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J Cancer Surviv. 2008 Dec;2(4):233-42. doi: 10.1007/s11764-008-0065-y. Epub 2008 Sep 16.

Arm/hand swelling and perceived functioning among breast cancer survivors 12 years post-diagnosis: CALGB 79804.

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1
Comprehensive Cancer Center, The Ohio State University, A356 Starling-Loving Hall, 320 W. 10th Avenue, Columbus, OH, USA.

Abstract

INTRODUCTION:

Lymphedema is an under-reported and debilitating consequence of axillary node dissection among breast cancer survivors. This study describes the characteristics of arm and hand swelling in relation to perceived physical and mental health functioning among breast cancer survivors 9-16 years post-diagnosis who previously participated in a clinical trial coordinated by the Cancer and Leukemia Group B (CALGB 8541).

METHODS:

Eligible survivors of CALGB 8541 completed questionnaires assessing demographics, arm/hand swelling, perceived physical functioning, and mental health.

RESULTS:

Two hundred forty-five women (94% white, mean age = 63, on average 12.4 years post-diagnosis) completed questionnaires (participation rate = 78%). Seventy-five women (31%) reported arm/hand swelling since their surgery. Of these women, 76% reported current swelling and half reported constant swelling, mainly in the upper arm. Swelling was reported as mild or moderate in 88% of the women. Women who reported severe swelling had significantly worse physical functioning and trended toward worse depressive symptoms and poorer mental health (lower mental SF-36 scores) as well. Activity-limiting swelling was also significantly associated with worse physical functioning. Although swelling interfered with wearing clothing (36%) and perceptions about general appearance (32%), only 37% of women sought treatment for swelling.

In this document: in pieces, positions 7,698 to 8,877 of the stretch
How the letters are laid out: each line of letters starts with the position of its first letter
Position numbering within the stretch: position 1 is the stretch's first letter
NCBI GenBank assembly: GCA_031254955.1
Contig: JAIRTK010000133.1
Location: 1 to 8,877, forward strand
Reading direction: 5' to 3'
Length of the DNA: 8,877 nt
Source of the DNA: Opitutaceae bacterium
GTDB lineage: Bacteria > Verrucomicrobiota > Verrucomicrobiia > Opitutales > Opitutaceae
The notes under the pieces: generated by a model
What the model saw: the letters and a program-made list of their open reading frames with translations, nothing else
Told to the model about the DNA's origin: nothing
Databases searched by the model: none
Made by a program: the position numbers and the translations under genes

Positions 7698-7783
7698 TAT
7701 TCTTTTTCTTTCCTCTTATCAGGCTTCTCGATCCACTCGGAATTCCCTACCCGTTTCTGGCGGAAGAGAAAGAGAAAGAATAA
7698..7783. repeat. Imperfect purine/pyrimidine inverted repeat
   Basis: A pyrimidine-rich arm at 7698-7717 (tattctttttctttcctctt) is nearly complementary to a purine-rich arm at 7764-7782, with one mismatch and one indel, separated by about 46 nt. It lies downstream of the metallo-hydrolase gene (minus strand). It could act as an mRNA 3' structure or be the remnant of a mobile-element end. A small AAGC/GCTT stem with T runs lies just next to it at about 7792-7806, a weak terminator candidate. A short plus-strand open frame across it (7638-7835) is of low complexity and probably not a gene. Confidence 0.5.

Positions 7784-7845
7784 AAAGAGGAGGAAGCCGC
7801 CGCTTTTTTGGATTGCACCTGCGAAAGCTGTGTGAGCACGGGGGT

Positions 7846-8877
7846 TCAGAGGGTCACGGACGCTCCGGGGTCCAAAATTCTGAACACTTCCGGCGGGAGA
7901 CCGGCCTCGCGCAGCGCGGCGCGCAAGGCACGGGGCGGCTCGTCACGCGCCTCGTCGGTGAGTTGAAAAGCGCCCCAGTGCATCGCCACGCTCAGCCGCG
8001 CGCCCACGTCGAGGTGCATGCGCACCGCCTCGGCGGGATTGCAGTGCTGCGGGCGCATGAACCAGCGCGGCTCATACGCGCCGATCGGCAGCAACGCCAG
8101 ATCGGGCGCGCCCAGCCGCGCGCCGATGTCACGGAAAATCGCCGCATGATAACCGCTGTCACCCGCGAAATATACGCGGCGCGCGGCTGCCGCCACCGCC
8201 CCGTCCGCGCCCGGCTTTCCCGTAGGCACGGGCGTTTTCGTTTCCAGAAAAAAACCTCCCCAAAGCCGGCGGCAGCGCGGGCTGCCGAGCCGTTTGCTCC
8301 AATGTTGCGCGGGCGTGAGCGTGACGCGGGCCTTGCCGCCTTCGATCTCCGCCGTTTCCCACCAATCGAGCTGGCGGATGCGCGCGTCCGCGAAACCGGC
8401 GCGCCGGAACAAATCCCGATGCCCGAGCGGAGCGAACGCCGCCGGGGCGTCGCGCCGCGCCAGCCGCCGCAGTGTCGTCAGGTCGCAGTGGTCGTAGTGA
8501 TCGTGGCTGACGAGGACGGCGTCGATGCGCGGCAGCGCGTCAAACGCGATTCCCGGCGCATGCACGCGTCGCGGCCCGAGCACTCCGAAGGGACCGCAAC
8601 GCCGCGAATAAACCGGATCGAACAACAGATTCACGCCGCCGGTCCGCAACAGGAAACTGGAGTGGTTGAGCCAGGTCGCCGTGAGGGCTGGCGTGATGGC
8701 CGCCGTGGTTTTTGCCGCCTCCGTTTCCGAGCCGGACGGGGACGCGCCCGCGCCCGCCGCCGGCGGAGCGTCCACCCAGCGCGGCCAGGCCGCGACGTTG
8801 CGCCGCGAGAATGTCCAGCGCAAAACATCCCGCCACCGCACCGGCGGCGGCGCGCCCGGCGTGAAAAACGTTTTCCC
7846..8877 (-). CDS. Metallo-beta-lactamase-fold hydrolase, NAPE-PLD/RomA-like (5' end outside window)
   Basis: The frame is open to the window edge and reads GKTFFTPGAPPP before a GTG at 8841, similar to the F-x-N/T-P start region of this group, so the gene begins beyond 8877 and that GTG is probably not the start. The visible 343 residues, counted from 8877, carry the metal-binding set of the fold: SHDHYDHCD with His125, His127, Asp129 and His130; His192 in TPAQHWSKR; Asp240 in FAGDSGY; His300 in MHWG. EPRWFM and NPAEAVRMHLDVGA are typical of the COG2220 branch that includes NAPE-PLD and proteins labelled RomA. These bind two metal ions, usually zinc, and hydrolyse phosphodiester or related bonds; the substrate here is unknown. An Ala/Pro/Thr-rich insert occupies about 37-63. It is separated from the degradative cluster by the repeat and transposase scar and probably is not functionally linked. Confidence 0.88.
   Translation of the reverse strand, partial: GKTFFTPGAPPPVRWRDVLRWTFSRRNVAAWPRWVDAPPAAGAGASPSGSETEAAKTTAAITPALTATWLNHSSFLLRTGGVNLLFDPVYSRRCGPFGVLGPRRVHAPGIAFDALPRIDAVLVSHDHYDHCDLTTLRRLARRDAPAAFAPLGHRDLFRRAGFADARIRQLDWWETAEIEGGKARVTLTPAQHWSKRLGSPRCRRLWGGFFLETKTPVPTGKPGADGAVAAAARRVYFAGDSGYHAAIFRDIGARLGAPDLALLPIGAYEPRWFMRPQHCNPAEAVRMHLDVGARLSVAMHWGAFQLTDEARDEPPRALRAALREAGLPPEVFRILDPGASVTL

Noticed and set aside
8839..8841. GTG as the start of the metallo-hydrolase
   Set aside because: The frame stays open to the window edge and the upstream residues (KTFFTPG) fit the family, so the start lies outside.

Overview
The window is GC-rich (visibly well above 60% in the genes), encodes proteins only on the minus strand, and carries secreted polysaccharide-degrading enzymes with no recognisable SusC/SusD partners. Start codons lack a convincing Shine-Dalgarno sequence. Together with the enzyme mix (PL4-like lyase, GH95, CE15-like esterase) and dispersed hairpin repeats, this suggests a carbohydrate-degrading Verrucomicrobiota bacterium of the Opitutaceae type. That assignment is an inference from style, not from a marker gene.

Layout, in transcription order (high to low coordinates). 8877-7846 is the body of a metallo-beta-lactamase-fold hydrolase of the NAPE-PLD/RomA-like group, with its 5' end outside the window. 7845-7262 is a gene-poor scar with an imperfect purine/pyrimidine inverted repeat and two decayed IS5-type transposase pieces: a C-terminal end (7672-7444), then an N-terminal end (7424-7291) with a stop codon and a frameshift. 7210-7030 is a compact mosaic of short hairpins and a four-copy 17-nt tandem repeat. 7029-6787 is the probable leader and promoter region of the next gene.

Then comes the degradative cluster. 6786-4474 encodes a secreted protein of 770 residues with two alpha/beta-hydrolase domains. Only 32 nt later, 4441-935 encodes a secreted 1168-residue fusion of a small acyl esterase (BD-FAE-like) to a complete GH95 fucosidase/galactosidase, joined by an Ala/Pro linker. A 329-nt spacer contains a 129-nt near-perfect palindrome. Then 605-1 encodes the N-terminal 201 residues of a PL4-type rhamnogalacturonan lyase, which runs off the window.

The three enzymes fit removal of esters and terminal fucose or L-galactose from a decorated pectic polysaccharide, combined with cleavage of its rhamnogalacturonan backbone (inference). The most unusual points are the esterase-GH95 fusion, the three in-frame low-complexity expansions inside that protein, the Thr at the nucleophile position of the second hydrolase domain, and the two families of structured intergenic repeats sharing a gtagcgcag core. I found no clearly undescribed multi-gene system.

CONCLUSIONS:

Arm/hand swelling is a chronic problem for a subgroup of long-term survivors of breast cancer, negatively affecting physical functioning.

IMPLICATIONS FOR CANCER SURVIVORS:

Educational efforts are needed as part of a comprehensive survivorship care plan to raise awareness about lymphedema so that survivors may identify this complication, seek treatment early, and potentially improve their physical functioning.

PMID:
18792786
PMCID:
PMC3910496
DOI:
10.1007/s11764-008-0065-y
[Indexed for MEDLINE]
Free PMC Article

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